It’s incredible what springs when you bring light to communities. In 2011, social entrepreneur Illac Diaz founded Liter of Light, a program by My Shelter Foundation, which brought natural light into houses in the slums of Manila. A simple plastic bottle was filled with bleach and installed on the rooftop to provide daytime lighting; an ingenious solution which can be upgraded with an LED bulb, micro-solar panels, and a battery to make for a low-cost night lighting system.
Liter of Light aims to end energy poverty, one bottle at a time. But rather than simply providing this convenience which city dwellers often take for granted, Liter of Light took it one step further by working with the local community—women’s cooperatives in particular—to produce the lighting systems and in the process, create more jobs. This open-source, DIY program can easily be replicated, making it possible for anyone with basic carpentry or electronics skills to become a solar engineer.
A grassroots green lighting movement has begun.
Growing skills in communities
Diaz believes that green jobs should be one of the fastest rising job opportunities in the Philippines, as in the United States. Using locally available parts and strengthening skills are integral to ensuring sustainability. “We have to have our own local [capabilities] because for patented technologies, the business model is to replace it every now and then. When it breaks down, people have to go into debt to buy it again. So, we really advocate for growing the skills in more and more communities,” Diaz adds.
But light isn’t all that Liter of Light has brought to communities. Yes, children can now continue studying at night, parents can work more efficiently, and people feel safer. But it has also enabled them to gain access to a world that perhaps they never imagined.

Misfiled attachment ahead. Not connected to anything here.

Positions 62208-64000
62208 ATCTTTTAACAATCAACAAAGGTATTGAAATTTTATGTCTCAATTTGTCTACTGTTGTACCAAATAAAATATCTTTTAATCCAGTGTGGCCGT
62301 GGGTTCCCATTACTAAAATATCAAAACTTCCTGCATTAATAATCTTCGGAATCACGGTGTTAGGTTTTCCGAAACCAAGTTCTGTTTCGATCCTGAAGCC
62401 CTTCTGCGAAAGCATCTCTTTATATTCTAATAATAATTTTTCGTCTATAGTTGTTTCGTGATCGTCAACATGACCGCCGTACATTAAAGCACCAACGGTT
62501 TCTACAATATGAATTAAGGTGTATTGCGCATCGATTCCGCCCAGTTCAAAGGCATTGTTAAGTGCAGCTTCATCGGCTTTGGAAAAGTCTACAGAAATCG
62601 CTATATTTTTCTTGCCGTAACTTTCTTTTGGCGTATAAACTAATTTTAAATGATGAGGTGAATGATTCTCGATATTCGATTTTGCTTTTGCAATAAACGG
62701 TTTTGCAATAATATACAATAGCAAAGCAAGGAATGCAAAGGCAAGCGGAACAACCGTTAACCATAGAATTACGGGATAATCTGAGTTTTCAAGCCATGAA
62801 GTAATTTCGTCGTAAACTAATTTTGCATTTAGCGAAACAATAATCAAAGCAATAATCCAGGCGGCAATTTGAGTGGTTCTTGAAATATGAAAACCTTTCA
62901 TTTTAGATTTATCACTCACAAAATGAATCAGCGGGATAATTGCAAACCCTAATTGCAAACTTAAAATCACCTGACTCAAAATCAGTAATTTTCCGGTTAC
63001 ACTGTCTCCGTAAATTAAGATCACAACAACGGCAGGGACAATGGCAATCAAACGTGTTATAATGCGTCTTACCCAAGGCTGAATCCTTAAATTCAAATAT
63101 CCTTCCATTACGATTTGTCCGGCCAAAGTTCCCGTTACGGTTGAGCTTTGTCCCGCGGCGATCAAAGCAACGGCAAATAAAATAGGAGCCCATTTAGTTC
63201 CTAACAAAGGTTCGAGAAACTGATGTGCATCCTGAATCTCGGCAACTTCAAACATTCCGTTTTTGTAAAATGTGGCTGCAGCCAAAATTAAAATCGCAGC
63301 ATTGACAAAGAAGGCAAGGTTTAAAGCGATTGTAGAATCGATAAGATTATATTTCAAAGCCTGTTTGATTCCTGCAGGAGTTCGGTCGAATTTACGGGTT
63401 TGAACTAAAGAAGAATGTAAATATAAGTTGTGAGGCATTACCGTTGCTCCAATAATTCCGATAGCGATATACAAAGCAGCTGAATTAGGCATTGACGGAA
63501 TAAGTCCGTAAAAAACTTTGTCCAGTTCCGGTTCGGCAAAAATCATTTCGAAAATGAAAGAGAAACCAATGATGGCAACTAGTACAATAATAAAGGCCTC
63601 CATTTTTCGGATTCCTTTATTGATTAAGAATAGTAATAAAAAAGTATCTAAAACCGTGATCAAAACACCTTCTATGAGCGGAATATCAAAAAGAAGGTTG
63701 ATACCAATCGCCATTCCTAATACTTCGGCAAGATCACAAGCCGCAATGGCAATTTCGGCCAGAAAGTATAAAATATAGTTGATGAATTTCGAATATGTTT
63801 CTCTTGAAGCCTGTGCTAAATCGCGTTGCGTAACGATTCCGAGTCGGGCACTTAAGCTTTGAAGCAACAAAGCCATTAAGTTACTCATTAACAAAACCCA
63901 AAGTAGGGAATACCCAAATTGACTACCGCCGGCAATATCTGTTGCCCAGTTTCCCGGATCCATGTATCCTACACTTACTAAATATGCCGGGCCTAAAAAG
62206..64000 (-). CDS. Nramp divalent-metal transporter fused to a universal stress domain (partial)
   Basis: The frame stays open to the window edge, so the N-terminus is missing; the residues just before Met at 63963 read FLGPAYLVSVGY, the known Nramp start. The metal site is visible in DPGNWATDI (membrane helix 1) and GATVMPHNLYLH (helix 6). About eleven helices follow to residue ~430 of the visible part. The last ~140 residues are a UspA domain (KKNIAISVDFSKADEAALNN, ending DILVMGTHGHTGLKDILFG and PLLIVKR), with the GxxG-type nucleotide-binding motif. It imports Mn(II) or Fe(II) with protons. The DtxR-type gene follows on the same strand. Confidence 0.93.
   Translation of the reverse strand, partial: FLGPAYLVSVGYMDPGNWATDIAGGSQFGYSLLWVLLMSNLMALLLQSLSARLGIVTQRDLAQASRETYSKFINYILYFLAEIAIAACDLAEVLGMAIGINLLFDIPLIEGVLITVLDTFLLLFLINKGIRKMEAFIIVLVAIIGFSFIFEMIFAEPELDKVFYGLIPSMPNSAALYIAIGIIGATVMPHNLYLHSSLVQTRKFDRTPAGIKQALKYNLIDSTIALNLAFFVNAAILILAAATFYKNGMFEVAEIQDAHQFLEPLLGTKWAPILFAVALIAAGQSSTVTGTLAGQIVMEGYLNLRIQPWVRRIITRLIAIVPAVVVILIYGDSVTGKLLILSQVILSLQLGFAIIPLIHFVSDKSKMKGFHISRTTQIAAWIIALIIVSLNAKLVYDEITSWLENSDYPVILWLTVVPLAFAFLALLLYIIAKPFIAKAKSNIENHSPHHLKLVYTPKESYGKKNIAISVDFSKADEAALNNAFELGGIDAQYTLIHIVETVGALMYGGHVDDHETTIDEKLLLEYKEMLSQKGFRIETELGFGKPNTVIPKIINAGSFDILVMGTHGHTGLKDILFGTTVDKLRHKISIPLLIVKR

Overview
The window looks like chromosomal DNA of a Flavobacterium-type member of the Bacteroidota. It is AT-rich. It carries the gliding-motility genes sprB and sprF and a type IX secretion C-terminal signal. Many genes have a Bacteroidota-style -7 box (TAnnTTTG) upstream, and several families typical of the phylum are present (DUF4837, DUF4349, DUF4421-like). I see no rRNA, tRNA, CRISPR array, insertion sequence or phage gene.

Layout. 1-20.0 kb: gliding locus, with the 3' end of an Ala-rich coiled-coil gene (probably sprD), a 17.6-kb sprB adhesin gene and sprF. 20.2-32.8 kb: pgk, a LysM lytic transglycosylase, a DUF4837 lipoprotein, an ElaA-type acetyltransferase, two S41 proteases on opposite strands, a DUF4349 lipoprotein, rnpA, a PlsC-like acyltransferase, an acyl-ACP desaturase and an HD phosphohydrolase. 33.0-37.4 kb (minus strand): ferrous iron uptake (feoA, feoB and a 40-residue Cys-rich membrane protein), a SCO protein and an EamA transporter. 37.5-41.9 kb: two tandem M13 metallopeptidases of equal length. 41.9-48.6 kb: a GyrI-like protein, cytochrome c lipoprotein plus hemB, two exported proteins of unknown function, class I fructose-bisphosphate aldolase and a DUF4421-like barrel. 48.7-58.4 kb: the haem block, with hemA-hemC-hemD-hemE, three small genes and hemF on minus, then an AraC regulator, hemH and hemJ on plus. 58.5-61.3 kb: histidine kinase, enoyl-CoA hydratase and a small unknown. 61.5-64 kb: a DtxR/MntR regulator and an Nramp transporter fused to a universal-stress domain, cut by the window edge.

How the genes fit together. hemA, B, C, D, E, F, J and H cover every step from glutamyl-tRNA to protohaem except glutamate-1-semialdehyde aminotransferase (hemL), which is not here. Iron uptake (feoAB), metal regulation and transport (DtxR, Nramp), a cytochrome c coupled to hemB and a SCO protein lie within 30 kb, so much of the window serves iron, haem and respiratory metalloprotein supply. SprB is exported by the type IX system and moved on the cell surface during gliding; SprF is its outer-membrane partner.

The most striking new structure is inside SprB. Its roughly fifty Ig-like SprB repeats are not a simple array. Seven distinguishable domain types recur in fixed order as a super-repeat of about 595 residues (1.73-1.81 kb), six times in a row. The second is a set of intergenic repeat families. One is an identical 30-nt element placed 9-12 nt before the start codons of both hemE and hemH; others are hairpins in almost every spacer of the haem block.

“What we’re trying to do is make cooperatives of women able to have sustainable energy, from reading lights to mobile chargers to street lights. Later on, you can [already use] information technology,” explains Diaz. He emphasizes that without stable electricity, communities will be unable to utilize digital technology. “That’s what Liter of Light is—creating these clean power cooperatives and using that power for education, communication, and industry.”
Digital technology with a rustic touch
One of the breakthrough technologies that Liter of Light is applying is the Raspberry Pi, a low cost, credit-card sized computer that plugs into a computer monitor or TV, and uses a standard keyboard and mouse. “We learned how to add a Raspberry Pi to street lights, so mobile phones brought into the rural areas can be activated. You can download information, and you can chat with people in the villages. You can transfer information to each other, so your phone becomes an information bank,” Diaz says.
This also means that women, who spend a third of their time reading to their children and showing pictures on their mobile phone, are now able to use it as a digital learning tool.
While people are still grappling with the idea of paying for the use of Internet, Diaz says they have no qualms about using a rudimentary method: paying chicken or pigs in exchange for Internet. “We talk to chicken producers and they can pay us in chickens. Instead of them selling it to the local market where they only get 30 percent of the value, we just buy their chickens because it has a certain value. It’s weird, but sometimes when you look at bottom-up approaches, you have to look for all available means and values. What’s important is access to clean energy and information must be a human right,” he adds.
A building rises with used bottles
As if being recognized globally, expanding presence to more than 15 countries, and installing more than 350,000 bottle lights are not enough, Liter of Light is yet embarking on another endeavor. It is building the largest plastic bottle building in southeast Asia, located in the province of Rizal in the Philippines, projected to be completed in a year’s time.
“People are talking about segregating trash, but we still use a certain volume of trash. We wanted to represent what half a year of consumption—35,000 collected bottles—looks like in a very positive way. Building infrastructure out of it, it’s beautiful, but at the same time we are reminded of how much we use in half a year. We are now using green architecture in a very impactful learning solution by building plastic bottle buildings,” Diaz says.
Liter of Light’s journey is far from over. From darkness, there was light; and from light comes technology, sustainability, and a brighter future for all.